C.T. Jasper – Sunset of the Pharaohs

C.T. Jasper – Sunset of the Pharaohs
C.T. Jasper – Sunset of the Pharaohs
C.T. Jasper – Sunset of the Pharaohs

Frieze Art Fair, May 9 – 12, 2014
Randall's Island Park, Manhattan, United States

A Pharaoh By Any Other Name… C. Eamon

C.T. Jasper’s latest video installation entitled Sunset of the Pharaohs encapsulates in many respects much of his work to date by bringing together both his practice of creative appropriation and a concern with current socio-political issues. Using a method of digital erasure, a meticulous and painstaking process through which the human figure is removed from a source film, Jasper breathes new life into a popular Polish film of the 1960s. While Jerzy Kawalerowicz’s 1966 film Faraon (Pharaoh) provides the material basis for Jasper’s new work, in the context of the Arab Spring and its inconclusive aftermath, the film’s structure and narrative become particularly topical. Even as the far-reaching socio-political effects have been felt across the globe, the process of revolution in the Middle East is ongoing. Jasper’s Sunset of the Pharaohs provides, then, a timely, critical context for the processes of reading, writing and rewriting history in a mediated culture.

As both inspiration and source of Jasper’s work, Kawalerowicz’s film outlines the fall of Egypt’s New Kingdom under Ramses XI, which in the 11th century B.C.E ended thousands of years of Egyptian power and the glorious monument-building culture for which it is known today. The storyline of the film, adapted from a late 19th Century novel by Bolesław Prus has been a vessel for numerous political and historical commentaries since it was written. The demise of the Polish-Lithuanian Commonwealth a century earlier (1795) may have been present in Prus’s mind when he turned to writing this, his first historical novel, in 1894. It is highly likely that his Pharaoh is an allegorical work about break up of the contested Polish-Lithuanian union, but this ancient Pharaoh’s story does not end there.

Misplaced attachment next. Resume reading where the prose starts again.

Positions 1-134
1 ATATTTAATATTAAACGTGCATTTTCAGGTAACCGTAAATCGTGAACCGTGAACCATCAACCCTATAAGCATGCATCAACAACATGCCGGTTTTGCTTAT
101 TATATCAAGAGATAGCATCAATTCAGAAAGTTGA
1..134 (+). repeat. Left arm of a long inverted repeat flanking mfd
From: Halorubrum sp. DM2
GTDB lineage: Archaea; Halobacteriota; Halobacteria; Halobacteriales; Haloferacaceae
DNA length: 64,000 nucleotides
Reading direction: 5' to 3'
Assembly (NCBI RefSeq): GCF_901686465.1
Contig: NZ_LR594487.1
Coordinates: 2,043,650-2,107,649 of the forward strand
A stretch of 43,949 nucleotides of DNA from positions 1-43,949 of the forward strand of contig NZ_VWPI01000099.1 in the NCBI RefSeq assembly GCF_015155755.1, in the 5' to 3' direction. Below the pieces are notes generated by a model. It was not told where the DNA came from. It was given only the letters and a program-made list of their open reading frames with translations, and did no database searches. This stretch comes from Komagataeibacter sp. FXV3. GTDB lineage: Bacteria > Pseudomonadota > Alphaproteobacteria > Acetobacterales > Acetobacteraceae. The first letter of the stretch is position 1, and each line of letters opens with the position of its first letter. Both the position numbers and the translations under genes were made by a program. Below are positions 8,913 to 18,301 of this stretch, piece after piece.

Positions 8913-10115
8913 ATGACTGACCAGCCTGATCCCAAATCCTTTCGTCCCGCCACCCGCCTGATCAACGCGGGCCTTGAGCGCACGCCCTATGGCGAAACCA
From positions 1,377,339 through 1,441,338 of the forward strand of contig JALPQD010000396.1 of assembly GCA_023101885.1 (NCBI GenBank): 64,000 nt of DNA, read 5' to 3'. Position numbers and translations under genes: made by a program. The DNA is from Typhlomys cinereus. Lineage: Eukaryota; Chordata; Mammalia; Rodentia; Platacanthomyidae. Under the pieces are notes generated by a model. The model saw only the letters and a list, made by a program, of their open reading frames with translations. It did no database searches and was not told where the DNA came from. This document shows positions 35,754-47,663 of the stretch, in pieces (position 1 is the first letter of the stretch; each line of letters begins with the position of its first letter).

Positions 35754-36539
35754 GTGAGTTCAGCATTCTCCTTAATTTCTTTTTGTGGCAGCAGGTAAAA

Just over seventy years later, Kawalerowicz’s film becomes, in essence, a veil for his own thinking about specific, contemporaneous political and social realities under socialist rule in Poland. Ideas of hubris, power and the abuses of power are all exposed under the cover of Ramses XI’s historical narrative and his bureaucratic-aristocratic regime. Once again the literary figure, allegory, is reconfigured for the conveyance of legible ideas through film for Kawalerowicz’s audiences.

Allegory has long been a powerful tool in the writer’s arsenal. There’s power in the pen, and allegory has historically helped shield authors from dangerous exposure. One need only imagine the results more overt communications may have had under similar totalitarian conditions. Filmmakers wield the power of allegory as well and it’s no secret that innovative filmmakers under Soviet and socialist regimes in Central Europe developed veiled critiques of power structures, if not the very powers wielded over them. Great examples of this approach can be named from all over the world, but two of the most remarkable arrived specifically in the 1960s during film renaissances in both Poland and Czechoslovakia. Both were hotbeds of revolutionary approaches to filmmaking and two of the most widely known directors, Andrzej Wajda (PL) and Vera Chytilová (CZ) serve as perhaps now-hackneyed examples of the creative use of allegory. Still, they managed to make many films that at times crossed the line with more obvious political commentary.